The team then co-cultured the astrocytes with green fluorescent protein-tagged mouse embryonic stem cell-derived motor neurons. After 96 hours in culture, motor neurons that were cultured on top of FALS astrocytes began to degenerate, and at 120 hours the number of motor neurons present in FALS astrocyte co-cultures was reduced by 50% compared with non-ALS astrocyte control cultures. Equivalent results were obtained with co-cultures of SALS astrocytes. In fact, the researchers note, motor neuron damage elicited by the SALS patient-derived astrocytes was indistinguishable from that elicited by FALS astrocytes, “suggesting a shared mechanism for motor neuron death in both types of co-cultures.”
Interestingly, co-culturing FALS and SALS-derived human astrocytes with GABAergic neurons didn’t trigger nerve cell death, “suggesting the ALS astrocyte-derived toxicity is specific toward motor neurons.”
Similar patterns of cell death occurred when the mouse motor neurons were co-cultured with non-ALS astrocytes that overexpress mutated SOD1 transgenes, supporting previous co-culture studies with mutant SOD1 astrocytes.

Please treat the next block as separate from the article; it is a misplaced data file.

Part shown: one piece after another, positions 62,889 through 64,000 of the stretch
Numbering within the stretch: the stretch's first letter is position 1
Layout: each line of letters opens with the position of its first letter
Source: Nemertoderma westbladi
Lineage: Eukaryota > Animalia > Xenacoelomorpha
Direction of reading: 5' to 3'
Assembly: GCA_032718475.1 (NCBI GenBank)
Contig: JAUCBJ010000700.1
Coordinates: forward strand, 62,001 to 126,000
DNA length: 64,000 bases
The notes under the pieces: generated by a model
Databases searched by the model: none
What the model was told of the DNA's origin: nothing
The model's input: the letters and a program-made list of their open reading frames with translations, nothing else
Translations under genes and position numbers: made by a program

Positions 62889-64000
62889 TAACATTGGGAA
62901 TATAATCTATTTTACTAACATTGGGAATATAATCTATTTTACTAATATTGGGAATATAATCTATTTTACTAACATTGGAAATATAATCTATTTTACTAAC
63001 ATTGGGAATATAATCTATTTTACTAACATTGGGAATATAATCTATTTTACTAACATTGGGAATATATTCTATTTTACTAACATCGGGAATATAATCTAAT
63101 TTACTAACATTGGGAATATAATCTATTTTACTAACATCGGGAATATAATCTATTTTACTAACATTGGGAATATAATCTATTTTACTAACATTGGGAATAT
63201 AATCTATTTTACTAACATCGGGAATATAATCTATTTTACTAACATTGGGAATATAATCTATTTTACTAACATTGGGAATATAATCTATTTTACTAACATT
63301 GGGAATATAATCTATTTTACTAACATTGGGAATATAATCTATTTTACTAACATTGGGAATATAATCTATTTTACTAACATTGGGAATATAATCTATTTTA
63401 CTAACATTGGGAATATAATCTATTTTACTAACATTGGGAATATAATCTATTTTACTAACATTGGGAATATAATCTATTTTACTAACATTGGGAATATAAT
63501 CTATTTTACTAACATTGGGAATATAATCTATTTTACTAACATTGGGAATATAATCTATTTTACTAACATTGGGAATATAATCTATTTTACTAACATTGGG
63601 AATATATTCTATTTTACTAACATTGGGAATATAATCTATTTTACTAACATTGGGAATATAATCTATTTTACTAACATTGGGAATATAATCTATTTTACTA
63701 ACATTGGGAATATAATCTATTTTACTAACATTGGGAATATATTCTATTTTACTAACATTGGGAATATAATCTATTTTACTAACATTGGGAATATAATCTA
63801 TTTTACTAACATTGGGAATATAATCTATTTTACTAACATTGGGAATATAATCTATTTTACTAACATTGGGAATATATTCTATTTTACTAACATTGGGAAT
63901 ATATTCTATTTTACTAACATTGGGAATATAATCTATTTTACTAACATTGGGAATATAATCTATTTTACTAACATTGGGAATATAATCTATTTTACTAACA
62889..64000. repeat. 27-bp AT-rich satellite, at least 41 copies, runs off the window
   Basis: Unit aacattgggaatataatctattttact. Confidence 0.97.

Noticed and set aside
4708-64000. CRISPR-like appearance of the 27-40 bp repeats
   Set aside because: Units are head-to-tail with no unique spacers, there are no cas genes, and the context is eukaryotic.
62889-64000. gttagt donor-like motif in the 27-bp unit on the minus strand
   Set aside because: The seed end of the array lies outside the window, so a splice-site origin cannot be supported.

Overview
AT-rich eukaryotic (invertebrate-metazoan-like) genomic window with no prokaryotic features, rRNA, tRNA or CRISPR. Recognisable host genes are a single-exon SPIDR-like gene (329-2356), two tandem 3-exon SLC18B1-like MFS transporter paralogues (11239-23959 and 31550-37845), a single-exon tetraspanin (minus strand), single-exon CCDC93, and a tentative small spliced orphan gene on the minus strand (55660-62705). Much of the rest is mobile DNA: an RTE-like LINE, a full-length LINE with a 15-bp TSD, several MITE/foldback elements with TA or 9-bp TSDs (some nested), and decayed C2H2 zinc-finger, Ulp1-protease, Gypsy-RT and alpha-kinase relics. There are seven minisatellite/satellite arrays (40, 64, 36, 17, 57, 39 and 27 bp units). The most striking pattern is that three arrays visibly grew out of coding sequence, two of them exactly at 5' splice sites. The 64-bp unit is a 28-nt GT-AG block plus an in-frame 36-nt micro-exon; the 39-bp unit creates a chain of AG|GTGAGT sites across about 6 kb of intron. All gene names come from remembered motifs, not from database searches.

Because previous work has suggested that astrocytes from the FALS SOD1 mouse model can cause motor neuron death in vitro by means of secreted factor, the Ohio researchers evaluated the effects of treating motor neurons with astrocyte-conditioned media. They found that motor neurons cultured in conditioned media from both SALS and FALS died about 50% faster than those treated with conditioned media from non-ALS control astrocytes, but weren’t affected by conditioned media collected from ALS patient-derived fibroblasts. The SALS and FALS media were also nontoxic to GABAergic neurons, supporting their effects specifically on motor neurons. “These results suggest that FALS and SALS astrocytes either secrete factors that are toxic to motor neurons, or alternatively do not provide factors needed for motor neuron survival, resulting in cell death,” they write.